- New QCards show more face and less branding for easier identification
- President Judy Olian to ‘shape Quinnipiac’s bright future’ with students
- Quinnipiac men’s ice hockey releases 2018-19 schedule
- Sleeping Giant State Park closed indefinitely after tornado damage
- Quinnipiac partners with People’s United Bank
- Quinnipiac baseball secures 2-1 series win against Niagara
- Former Quinnipiac men’s ice hockey player Connor Clifton signs with the Boston Bruins
- Quinnipiac Avenue explosion
- Push for perfection
- Moving forward, looking back. Farewell Lahey
Theater department grows with performance of “Cousins”
With the theater department on the rise, another production is set the take the stage this week. “Cousins” is a poignantly comic examination of life in a small town in Texas during the 1920’s. Written by Pulitzer Prize winning playwright, Horton Foote, “Cousins” is part of a collection of plays called “The Orphans Home Cycle.” This arrangement of plays concerns the conflict one family faces in a small-town existence during the early 1900’s.
Director Crystal Brian has a personal ambition for the production because she is currently writing a book about Horton Foote and has been learning about him for the past ten years. She compares him to Chekhov, in that his writing is not focused on plot. “The action is not overt,” she said. “But I think he is a powerful playwright.” Foote was also active in early television and film. He has had success as a film writer winning two Academy Awards and one of his most notable works is “To Kill a Mocking Bird.” The 84-year-old has been writing since the late 1930’s and his goal is to someday have all of the “The Orphans Home Cycle” produced. Currently five of the nine have been done.
This being Brian’s second year on Quinnipiac’s campus as the Director of the Theater Department, she is excited to take on this challenging play. “I think it’s a very difficult play. I think the students are working hard, and for many of them this is the first time they have worked like this. They have to dig deep to find meaning in the character and in themselves,” Brian said.
Assistant director, L.J. Atieh, has been working with the Theater Department for the past five productions and feels excited about the progress that is being done with “Cousins.” He said, “The actors have thoroughly grown into their parts.” He also mentioned a few of the cast members including Alexandra Chuba who will play the mother’s role of “Corella,” David Brand will portray the son, “Horace,” and Allison Clark will be the daughter, “LilyDale.”
Another new face to look out for is mass communications professor, Raymond Foery. With the final touches underway at rehearsals, Atieh feels the production is going to make an impression. “The great energy and closeness of the cast and crew is essential for the success of each production-and that’s what I feel we have.”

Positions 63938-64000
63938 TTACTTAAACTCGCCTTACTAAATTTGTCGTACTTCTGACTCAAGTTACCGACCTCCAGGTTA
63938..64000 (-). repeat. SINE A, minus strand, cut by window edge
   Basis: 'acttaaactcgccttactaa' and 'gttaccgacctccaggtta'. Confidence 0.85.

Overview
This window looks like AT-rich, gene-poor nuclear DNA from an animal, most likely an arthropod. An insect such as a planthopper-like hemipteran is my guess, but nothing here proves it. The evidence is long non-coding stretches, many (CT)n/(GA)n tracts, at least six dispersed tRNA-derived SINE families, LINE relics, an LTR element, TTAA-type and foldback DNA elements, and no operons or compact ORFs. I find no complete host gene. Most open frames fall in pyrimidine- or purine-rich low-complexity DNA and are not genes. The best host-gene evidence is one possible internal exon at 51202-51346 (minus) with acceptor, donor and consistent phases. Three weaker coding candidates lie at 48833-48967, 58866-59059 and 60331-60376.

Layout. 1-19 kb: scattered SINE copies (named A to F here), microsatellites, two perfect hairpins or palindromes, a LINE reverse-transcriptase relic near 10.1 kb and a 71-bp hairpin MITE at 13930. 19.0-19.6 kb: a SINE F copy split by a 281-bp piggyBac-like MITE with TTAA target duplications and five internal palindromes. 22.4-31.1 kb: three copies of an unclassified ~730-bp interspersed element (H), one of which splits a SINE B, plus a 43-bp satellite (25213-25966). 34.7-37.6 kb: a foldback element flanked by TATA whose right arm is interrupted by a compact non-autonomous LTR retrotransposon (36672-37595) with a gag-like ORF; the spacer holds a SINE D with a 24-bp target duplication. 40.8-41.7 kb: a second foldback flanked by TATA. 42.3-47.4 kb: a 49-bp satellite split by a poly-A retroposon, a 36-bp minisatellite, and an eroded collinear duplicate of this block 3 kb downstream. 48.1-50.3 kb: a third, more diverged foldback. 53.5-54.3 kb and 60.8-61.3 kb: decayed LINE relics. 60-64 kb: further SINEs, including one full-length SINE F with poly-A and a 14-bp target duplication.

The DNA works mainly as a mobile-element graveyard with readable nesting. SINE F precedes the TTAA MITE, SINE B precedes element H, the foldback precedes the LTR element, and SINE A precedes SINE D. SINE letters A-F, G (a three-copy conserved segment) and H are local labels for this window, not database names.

Atieh is also happy with the evolving Theater Department overall. “It’s growing. More and more people are becoming interested and a lot of them are just starting out here in college,” Atieh said. More than 80 people auditioned for the dramatic play and the numbers have been increasing with each new production. Along with the student-run Theater Workshop and the playwrighting contest being offered, the department has made some new additions including an affiliation with New Haven’s own Long Wharf Theater. A new course being offered will include lectures from some of the playwrights. The students will also attend rehearsals and productions throughout the entire Long Wharf season. Brian added, “They will read and analysis scripts and learn about the production of each play.” This course will also provide connections for internships.
Another new option for students is a course focusing on Theater and Youth. In parallel with the education department, the school has made a partnership with a local charter elementary school. Students enrolled in this course will receive training and first hand experience with adapting theater to our youth. Brian feels this will also be a multicultural event that celebrates the diversity of the children. “We hope to get the children to tell their stories,” she said. This course will also offer an exciting culminating activity, which will be a United Nations Evening, filled with entertainment.
“Cousins” will have performances on Nov. 8, 9 and 10, with a curtain time of 8 p.m. Tickets are $5 for students and seniors, and $10 for general admission. No reservations are necessary and tickets will be available at the door and in the student center during the week of the play.